and forgetfulness of her spiteful speech. He “ That is Miss Lucy Wodehouse--one of hoped she would like Carlingford; he said our Carlingford beauties,” said Dr. Rider. something to the children. But it was not “Do you know her very well ? " asked the easy to talk in the presence of that amazing inquisitive Nettie. “ How she stares—why family party, the existence of which he had does she stare, do you suppose ? . Is there not dreamed of a few days ago. To see his any thing absurd about my dress ? Look brother at the head of such a group had, in here-don't they wear bonnets just like this spite of himself, a wonderful effect upon Dr. in England ? " Rider. Their children, of course, must be “So far as I am able to judge,” said the supported somehow. Who was to do it? doctor, looking at the tiny head overladen Was their father, grown incapable and use- with hair, from which the bonnet had fallen less in the middle of his days, to be forced half off. into the current of life again? Was it a “I suppose she is surprised to see me. vague faith in Providence which had brought Drive on faster, Dr. Edward, I want to talk the helpless household here; or was it a more to you. I see Fred has been telling us a distinct, if not so elevated, confidence in parcel of stories. It would be cruel to tell Nettie? The doctor's heart sank once more Susan, you know, for she believes in him ; within him as he looked round the table. but you may quite trust in me. Is your Three helpless by nature—two equally help- brother good for any thing, Dr. Edward, do less who ought in nature to have been the you suppose ? support of the whole—nothing but one bright “ Not very much now, I fear," said the ready little spirit between them all and des- doctor. titution: and what could Nettie do to stave “ Not very much now. I

suppose that wolf from the door? Once more Dr. never was good for much,” said the indigRider's countenance fell. If the household nant Nettie ; “but he was said to be very broke down in its attempt at independence, clever when he first came out to the colony. who had they to turn to but himself ?—such I can't tell why Susan married him. She is & prospect was not comfortable. When a very self-willed, though you would fancy her man works himself to death for his own so submissive. She is one of those people, family, he takes the pleasure with the pain; you know, who fall ill when they are crossed, but when another's family threatens to fall and threaten to die, so that one daren't cross upon his hands, the prospect is naturally her. Now, then, what is to be done with appalling—and even if Fred could do them ? He will not go back to the colony,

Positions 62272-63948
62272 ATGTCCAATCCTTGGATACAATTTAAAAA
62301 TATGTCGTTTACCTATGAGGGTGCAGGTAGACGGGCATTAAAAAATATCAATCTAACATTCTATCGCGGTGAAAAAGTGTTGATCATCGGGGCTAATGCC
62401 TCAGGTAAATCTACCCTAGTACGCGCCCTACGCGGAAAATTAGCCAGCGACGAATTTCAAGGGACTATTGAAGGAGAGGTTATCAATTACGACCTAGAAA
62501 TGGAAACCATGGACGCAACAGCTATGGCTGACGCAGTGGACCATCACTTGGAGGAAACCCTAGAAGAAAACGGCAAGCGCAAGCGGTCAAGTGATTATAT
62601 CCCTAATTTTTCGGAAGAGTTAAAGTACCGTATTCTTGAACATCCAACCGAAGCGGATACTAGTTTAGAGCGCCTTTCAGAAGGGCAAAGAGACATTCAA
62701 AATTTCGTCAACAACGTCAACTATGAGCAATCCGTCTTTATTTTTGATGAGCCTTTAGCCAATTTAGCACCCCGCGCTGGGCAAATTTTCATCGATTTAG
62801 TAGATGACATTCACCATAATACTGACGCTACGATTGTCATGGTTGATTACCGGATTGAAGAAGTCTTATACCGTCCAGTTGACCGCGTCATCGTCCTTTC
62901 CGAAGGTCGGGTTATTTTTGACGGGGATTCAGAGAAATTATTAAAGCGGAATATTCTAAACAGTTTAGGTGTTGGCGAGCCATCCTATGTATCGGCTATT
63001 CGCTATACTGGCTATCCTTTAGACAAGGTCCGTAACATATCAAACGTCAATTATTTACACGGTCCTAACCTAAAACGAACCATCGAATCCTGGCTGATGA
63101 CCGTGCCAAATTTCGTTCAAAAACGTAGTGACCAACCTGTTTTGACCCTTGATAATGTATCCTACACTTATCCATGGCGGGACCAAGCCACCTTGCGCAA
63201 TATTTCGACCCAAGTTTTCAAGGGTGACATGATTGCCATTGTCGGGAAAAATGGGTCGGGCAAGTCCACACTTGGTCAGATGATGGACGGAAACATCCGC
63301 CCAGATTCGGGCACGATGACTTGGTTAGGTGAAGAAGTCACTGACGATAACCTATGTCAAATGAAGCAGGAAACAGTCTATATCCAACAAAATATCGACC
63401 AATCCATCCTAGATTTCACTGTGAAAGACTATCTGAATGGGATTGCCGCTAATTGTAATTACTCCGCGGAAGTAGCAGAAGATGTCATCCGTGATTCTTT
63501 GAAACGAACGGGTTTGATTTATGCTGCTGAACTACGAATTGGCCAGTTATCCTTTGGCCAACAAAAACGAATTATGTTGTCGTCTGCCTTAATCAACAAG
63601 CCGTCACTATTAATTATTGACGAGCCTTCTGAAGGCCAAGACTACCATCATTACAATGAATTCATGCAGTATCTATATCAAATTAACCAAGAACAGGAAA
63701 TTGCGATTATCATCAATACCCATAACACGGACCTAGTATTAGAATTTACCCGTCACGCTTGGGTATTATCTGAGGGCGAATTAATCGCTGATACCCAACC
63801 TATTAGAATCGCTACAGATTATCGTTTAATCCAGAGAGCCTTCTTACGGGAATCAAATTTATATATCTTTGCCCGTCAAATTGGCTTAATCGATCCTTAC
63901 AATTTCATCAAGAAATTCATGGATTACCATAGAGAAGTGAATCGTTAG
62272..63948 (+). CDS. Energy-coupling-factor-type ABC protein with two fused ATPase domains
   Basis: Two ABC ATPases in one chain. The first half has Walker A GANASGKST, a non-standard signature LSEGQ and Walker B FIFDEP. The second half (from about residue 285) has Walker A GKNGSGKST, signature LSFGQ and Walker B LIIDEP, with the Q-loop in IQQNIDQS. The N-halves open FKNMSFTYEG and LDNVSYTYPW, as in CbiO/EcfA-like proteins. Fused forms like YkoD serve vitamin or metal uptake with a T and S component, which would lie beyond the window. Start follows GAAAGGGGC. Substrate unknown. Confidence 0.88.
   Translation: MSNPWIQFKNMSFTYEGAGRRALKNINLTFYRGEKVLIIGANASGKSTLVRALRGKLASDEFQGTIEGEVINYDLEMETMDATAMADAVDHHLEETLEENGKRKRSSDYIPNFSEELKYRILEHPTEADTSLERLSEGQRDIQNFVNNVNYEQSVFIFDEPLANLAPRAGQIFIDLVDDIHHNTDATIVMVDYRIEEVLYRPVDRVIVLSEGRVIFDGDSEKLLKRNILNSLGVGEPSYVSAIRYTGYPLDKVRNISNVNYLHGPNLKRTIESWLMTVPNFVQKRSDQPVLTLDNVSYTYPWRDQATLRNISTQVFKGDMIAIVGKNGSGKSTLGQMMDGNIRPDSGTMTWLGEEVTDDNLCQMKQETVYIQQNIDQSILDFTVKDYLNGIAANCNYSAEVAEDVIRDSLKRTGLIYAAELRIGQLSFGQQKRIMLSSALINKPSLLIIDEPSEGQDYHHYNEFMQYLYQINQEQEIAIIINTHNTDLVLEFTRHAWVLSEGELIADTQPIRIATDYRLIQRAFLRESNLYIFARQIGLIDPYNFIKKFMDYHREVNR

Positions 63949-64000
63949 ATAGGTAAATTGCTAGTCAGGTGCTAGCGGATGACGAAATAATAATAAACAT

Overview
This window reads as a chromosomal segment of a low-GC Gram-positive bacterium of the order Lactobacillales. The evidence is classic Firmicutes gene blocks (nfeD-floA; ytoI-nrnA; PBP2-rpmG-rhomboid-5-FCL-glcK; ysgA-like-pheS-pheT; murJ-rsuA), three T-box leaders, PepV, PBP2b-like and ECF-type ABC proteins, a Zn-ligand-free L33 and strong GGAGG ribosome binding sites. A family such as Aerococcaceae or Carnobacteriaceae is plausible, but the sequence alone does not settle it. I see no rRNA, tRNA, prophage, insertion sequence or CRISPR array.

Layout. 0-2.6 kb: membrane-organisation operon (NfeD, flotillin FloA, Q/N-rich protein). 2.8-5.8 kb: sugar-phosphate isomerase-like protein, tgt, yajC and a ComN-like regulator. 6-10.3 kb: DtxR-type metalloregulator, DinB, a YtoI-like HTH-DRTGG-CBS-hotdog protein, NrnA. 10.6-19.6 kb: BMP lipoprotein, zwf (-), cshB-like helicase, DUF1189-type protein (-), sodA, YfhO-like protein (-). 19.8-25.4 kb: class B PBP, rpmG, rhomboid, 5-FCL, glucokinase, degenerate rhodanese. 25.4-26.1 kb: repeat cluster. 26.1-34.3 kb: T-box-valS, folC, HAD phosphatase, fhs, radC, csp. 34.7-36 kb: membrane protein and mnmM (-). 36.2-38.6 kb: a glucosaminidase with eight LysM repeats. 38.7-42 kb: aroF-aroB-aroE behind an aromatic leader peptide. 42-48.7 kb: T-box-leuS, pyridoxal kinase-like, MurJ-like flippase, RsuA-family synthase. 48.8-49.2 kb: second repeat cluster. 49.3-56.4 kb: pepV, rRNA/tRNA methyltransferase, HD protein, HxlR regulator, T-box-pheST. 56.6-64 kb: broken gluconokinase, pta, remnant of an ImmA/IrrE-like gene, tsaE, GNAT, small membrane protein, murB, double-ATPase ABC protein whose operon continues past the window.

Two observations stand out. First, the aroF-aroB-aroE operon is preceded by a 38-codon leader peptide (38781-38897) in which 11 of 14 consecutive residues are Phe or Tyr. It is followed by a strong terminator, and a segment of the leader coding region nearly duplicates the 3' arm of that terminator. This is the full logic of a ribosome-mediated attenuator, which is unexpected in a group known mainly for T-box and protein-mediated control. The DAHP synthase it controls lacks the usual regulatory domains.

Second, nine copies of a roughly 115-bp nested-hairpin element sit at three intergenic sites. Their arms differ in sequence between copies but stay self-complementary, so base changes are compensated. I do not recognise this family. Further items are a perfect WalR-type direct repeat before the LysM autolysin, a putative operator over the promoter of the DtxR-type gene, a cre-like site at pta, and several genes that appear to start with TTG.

any thing, what was Fred's life, undermined by and I don't care to do it myself. Must I evil habit, to depend upon ? Silence once keep them here ?" more fell over the little company-silence

"Miss Underwood—” began the perplexed from all but Nettie and the children, who doctor. referred to her naturally instead of to their

“ It would save trouble to call me Nettie mother. Fred was sullen, and his wife took —everybody does,” said his strange companher cue from him. Edward was uneasy and ion ; “ besides, you are my brother in a kind dismayed. Family parties suddenly assem- of a way, and the only person I can consult bled without due warning are seldom greatly with; for, of course, it would not do to tell successful; and even Nettie could not make one's difficulties to strangers. Fred may not immediate reconciliation and fraternal kind- be very much to depend upon, you know, but ness out of this.

still he is Fred.” CHAPTER IV.

“ Yes," said the doctor, with a little selfTake me down this long, pretty road. reproach, “ still he is Fred; but pardon me, There must be delicious houses inside the

the name suggests long aggravations. You walls. Look here, drive slowly, and let us

can't tell how often I have had to put up have a peep in at this open door,” said Net

with affronts and injuries because it was

Fred. I shouldn't like to grieve you—" tie. “How sweet and cozy! and who is that

“Never mind about grieving me ;-I am pretty young lady coming out? I saw her in the chapel this morning.

not in love with him ;-let me hear all about Oh,” added

it!” said Nettie. Nettie, with a little sharpness, “she knows you tell me who she is."

Dr. Rider paused a little ; seeing the abyss

upon the brink of which this brave little “ Fred will be the meanest blackguard in girl was standing, he had not the heart to existence,” cried the doctor, “ if he takes his aggravate her by telling the failures of the living from you." past. Better to soften the inevitable discov- “ He took his living from you, it appears," ery if possible. But his hesitation was quite said Nettie, coolly, “and did not thank you apparent to Nettie. With considerable im- much. We must make the best of him. We patience she turned round upon him. can't help ourselves. Now, there is the